Meeting Teen Moms Where They Are: An Innovative School-based Breastfeeding Program

Children’s Home Society and Commonsense Childbirth engaged the community of Pine Hills from community-based partnerships designed to demonstrate improvement in breastfeeding practices for registered participants in the early post-partum period, at 6 months and 12 months, as compared to 2013 statistical data collected from the Florida Department of Health. Children’s Home Society (CHS) of Florida provided Wellness Coaches to deliver peer lactation support and education through direct referral and online support through the Peer and Online Lactation Support (POLS) portal. Continue reading

Laying the Infrastructure for Breastfeeding Partnerships in Lee County

By Emily Bernard, IBCLC, NACCHO consultant in collaboration with Carol Lawrence, PhD, MS, BSN, RNC-OB and Lori Riddle, Lori H. Riddle, RD, LD/N, CLC  Florida DOH and Lee Health

Synopsis

The Florida Department of Health in Lee County (DOH Lee) worked alongside three hospitals during NACCHO’s Reducing Breastfeeding Disparities through Peer and Professional Support project. DOH Lee’s project was designed to improve the county’s environment to support breastfeeding for black families through the establishment of a strategically developed coalition, as well as through the provision of advanced training of agency and hospital staff, other than nurses, to improve breastfeeding support within the hospital and the community. DOH Lee helped to implement the EMPower Breastfeeding Project by providing prenatal education and postpartum support to low-income, black families delivering in these enrolled hospitals. Continue reading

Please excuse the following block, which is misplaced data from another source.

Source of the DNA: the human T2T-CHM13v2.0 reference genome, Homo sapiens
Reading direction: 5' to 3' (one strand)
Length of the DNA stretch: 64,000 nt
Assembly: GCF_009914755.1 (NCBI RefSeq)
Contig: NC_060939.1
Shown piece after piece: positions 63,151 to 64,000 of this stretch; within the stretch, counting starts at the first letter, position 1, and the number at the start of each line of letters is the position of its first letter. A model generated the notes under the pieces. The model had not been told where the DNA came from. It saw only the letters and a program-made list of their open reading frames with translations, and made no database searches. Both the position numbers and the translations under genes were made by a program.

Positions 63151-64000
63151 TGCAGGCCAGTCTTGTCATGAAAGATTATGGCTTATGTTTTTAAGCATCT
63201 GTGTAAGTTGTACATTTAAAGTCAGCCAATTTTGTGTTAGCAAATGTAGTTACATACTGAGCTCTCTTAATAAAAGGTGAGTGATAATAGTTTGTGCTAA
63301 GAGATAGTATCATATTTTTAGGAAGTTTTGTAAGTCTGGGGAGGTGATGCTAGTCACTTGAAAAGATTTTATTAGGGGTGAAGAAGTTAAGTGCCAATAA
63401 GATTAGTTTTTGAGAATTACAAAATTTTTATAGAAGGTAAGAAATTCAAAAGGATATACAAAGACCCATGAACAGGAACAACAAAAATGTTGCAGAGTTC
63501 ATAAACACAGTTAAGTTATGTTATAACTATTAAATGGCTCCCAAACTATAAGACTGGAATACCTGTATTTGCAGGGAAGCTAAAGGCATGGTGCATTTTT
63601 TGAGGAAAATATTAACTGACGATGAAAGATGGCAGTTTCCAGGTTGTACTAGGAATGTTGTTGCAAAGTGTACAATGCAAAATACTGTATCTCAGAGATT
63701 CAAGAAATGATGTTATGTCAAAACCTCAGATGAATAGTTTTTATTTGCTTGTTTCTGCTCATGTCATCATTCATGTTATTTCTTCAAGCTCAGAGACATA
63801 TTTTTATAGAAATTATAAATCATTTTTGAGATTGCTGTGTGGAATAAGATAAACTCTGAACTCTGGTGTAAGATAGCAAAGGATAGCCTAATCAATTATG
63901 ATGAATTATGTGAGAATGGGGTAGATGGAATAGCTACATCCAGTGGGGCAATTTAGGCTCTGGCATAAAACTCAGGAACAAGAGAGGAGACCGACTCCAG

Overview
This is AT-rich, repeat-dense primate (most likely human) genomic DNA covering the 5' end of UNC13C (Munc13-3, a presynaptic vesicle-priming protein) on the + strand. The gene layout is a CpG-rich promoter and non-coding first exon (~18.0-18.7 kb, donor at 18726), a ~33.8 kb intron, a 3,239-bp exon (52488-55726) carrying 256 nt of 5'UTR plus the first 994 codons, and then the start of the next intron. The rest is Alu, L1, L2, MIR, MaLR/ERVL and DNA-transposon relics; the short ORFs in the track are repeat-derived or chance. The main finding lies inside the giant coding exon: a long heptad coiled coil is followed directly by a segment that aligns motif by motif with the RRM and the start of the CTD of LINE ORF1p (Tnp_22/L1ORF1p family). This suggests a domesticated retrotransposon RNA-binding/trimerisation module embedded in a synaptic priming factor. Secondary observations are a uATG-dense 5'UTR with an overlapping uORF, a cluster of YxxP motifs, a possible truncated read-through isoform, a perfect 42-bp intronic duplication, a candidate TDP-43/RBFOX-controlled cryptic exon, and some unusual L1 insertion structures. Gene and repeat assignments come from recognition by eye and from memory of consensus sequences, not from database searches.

Shifting Internal Policies and Systems to Create Breastfeeding Continuity of Care

By Carmen Vergara, RN, MPH (ESPERANZA HEALTH CENTERS) and Harumi Reis-Reilly, MS, CNS, CHES, IBCLC (NACCHO)  

Esperanza Health Centers, a former grantee of NACCHO’s Breastfeeding Initiative, is a Federally Qualified Health Center (FQHC) on the Southwest side of Chicago. The main population served is predominately low-income and Latino, and families in Esperanza’s service area experience significant economic, educational, and health inequities. Over 70% of area residents live 200% below the poverty level. Esperanza’s main services are adult primary care, pediatrics, prenatal care, and behavioral health. Additional public health services include programs related to children’s weight management, diabetes management, and physical activity. Continue reading

Removing Barriers to Breastfeeding in Niagara County

istock_000000346530_mediumBy Elaine Roman, MA, BSN, RN, IBCLC, ANLC Director, Division of Public Health Planning and Emergency Preparedness, Public Information Officer & Elise Pignatora, MS, CLC Public Health Resource & SNS Support Officer, Niagara County Department of Health

For the past three years, Niagara County (NY) Medical Reserve Corps (MRC) has received the MRC Challenge Award from the National Association of County and City Health Officials (NACCHO) for their breastfeeding initiative, “Energizing Partnerships to Advance Support Networks for Breastfeeding Mothers.” Director of the Division of Public Health Planning in the Niagara County Department of Health Elaine Roman, MA, BSN, RN, IBCLC, ANLC and Public Health Resource and SNS Support Officer Elise Pignatora, MS, CLC led the lactation initiative. The Niagara County Department of Health’s inspiration for this intervention to the 215,000 population community came from the 2011 Surgeon General’s Call to Action to Support Breastfeeding.  “We also looked at the Healthy People 2020 numbers and realized our county was not performing the way we would like it to be in regards to initiation, duration, and exclusivity of breastfeeding in our county,” Roman said. Continue reading